decisions don’t have to be made at a time when people aren’t always
at their best.” So she assists clients with planning wills and trusts,
living wills, and durable and healthcare powers of attorney. She works with
their legal counsel to see that these documents are prepared to best meet the
needs of her clients.

Technology has played a significant role in building and maintaining the practice,
from using virtual office technologies and remote data backup, to online portals
for clients. Hennie recalls the event that stressed the importance of keeping
data stored in a safe place: “When Hurricane Hugo hit in 1989, our power
was out and the computers were down, but our clients still needed their payroll.”
The events of September 11, during which time Hennie was stranded while on vacation
in Holland, reinforced the notion of business continuation, he said, because
whatever the disaster, it is imperative for any business to get up and running
as soon as possible in order to survive.

Adopting the virtual office technologies wasn’t an option for their
firm; it was a necessary investment that has proven valuable not only in offering
security, but also in client service benefits. Their use of various technologies
to enhance firm productivity earned Van Bulck & Company, CPAs a score of
400 on the Productivity Survey, an excellent achievement considering the size
of the practice, which has a total staff of five including Hennie and Margaret.

Running any small business can be demanding, and accountants know that running
one that other businesses depend on is especially so. But Hennie and Margaret
still make time to spend with only each other, with recent vacations to Hawaii
and Bermuda, as well as a condo on the South Carolina coast. Hennie also volunteers
as a Troop leader with the Boy Scouts and serves on the Executive Committee
and as treasurer for the Sumter YMCA. His model trains were dismantled during
a recent move, but Hennie hopes to get them back up and running soon.

Margaret is still active in the practice, especially during tax season, but
she has been increasing the time she devotes to photography, a passion she says
she’s had all of her life. She primarily focuses on natural settings and
on the relationship between humans and nature. “I’ve always loved
photography, but I didn’t always have the time to pursue it seriously,”
she said. “But now I’ve gotten to the point where I can be more
flexible with when and where I work, and the office staff can always reach me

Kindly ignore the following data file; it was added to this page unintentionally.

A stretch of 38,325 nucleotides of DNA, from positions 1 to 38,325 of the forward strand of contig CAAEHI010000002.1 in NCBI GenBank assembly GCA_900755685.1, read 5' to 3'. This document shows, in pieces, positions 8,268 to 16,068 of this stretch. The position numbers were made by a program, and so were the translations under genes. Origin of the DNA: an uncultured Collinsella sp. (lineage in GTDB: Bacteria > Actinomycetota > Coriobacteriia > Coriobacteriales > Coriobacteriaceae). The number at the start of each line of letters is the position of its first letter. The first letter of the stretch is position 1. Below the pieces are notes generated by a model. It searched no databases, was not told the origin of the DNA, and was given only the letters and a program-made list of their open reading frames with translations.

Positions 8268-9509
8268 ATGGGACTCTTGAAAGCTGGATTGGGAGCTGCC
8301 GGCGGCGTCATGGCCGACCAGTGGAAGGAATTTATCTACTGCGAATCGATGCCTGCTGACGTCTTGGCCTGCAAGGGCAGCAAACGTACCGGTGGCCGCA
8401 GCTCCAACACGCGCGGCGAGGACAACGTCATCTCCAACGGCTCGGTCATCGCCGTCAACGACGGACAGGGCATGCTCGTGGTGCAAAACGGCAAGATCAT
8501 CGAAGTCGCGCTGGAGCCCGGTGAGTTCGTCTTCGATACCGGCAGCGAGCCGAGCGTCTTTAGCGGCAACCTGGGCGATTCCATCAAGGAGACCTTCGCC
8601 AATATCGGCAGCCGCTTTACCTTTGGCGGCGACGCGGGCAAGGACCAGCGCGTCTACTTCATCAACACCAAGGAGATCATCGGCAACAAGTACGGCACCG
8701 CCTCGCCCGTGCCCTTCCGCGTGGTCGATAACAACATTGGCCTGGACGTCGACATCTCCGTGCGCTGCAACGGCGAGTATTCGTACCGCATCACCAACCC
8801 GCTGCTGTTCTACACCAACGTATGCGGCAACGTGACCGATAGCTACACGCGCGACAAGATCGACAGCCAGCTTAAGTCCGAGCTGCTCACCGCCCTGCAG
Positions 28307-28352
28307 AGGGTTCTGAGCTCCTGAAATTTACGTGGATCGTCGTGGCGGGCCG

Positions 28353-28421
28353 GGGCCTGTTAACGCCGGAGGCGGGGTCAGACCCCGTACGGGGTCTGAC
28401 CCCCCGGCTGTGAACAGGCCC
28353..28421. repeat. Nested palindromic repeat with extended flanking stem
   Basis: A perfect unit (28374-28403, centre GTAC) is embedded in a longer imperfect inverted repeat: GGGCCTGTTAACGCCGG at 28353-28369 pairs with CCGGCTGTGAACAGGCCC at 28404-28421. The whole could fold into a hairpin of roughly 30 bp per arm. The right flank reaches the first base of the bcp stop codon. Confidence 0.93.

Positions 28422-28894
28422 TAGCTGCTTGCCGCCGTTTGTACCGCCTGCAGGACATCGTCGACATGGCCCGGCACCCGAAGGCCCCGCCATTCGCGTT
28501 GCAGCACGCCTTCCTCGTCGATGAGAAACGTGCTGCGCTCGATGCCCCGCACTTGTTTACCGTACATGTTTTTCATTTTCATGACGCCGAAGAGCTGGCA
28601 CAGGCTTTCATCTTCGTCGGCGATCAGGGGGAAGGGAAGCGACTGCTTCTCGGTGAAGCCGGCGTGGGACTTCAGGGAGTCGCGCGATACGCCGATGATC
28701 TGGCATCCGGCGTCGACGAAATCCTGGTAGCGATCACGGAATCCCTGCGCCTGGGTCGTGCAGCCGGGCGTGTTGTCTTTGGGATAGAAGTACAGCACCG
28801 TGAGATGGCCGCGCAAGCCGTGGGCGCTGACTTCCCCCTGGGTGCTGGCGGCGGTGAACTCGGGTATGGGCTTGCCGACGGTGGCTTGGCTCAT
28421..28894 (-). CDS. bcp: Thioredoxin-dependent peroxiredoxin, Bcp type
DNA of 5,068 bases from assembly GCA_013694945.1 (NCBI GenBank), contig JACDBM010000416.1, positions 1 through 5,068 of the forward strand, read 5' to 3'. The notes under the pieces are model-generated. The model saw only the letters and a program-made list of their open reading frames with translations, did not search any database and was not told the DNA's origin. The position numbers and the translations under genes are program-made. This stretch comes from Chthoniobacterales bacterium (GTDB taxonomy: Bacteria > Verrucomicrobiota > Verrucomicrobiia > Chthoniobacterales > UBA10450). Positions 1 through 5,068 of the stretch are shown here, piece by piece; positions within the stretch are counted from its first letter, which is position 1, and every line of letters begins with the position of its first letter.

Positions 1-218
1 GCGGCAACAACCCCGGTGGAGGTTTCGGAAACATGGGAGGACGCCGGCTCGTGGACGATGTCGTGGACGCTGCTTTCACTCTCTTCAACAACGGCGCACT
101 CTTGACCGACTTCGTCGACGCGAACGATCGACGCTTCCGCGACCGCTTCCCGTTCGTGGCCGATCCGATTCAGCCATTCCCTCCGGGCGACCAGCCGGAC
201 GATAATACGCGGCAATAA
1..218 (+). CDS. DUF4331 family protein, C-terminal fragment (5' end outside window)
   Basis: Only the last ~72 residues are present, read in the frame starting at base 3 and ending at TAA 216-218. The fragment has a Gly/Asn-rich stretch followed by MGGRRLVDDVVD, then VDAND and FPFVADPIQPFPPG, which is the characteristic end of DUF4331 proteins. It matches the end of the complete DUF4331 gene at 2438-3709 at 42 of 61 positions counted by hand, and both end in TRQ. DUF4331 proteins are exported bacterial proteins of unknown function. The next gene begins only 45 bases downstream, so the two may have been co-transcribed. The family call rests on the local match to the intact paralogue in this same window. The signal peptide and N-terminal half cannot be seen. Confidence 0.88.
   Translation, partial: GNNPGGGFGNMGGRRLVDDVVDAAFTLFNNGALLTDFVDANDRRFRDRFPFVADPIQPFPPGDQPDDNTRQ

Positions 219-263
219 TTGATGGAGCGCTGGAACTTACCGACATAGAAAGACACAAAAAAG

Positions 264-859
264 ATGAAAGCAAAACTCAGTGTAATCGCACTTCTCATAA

for client issues.” When not in the office, she is likely to be at her
studio in the woods near Bishopville, or trekking across the country with her
camera. Her photographic passion has taken her throughout the Southwest United
States, as well as Oregon, Cape Cod and Maine.

The couple also has two children, both of whom are away at college. Marc,
who graduated from Emerson College in Boston, is now pursuing a Masters of Divinity
at Columbia Theological Seminary. Daughter Sydney is pursuing a degree in elementary
education at the College of Charleston. So whenever needed, they have two additional
excuses to travel for holidays or an extended weekend.

Along with Margaret’s decreased presence in the office, the practice
is about to undergo another change: Hennie has just accepted an offer to return
to teaching at USC Sumter, which he plans on doing in addition to running his
practice. “I love the contact with the students, and this gives me the
opportunity to get out of the office and connect with young minds again,”
he said. It will also provide him with additional guaranteed income and benefits
that are more expensive in the private sector. While the two- or three-minute
commute between home, the office and the university may help things, to accommodate
running a successful practice and also being a full-time professor, Hennie plans
on refocusing the firm on the more profitable A and B clients, while eliminating
the lower tier ones.

And so, although there may be another bend in the road that Hennie and Margaret
have shared for 30 years, wherever that road may lead, they will be together.
And odds are that they’ll be successful, whether it’s public accounting,
consulting, teaching, or photographing nature’s beauty. Hand in hand.
Partners in more than just business … partners in life. 


(The Productivity Survey is sponsored by Thomson Tax & Accounting. For more on this free business assessment tool, visit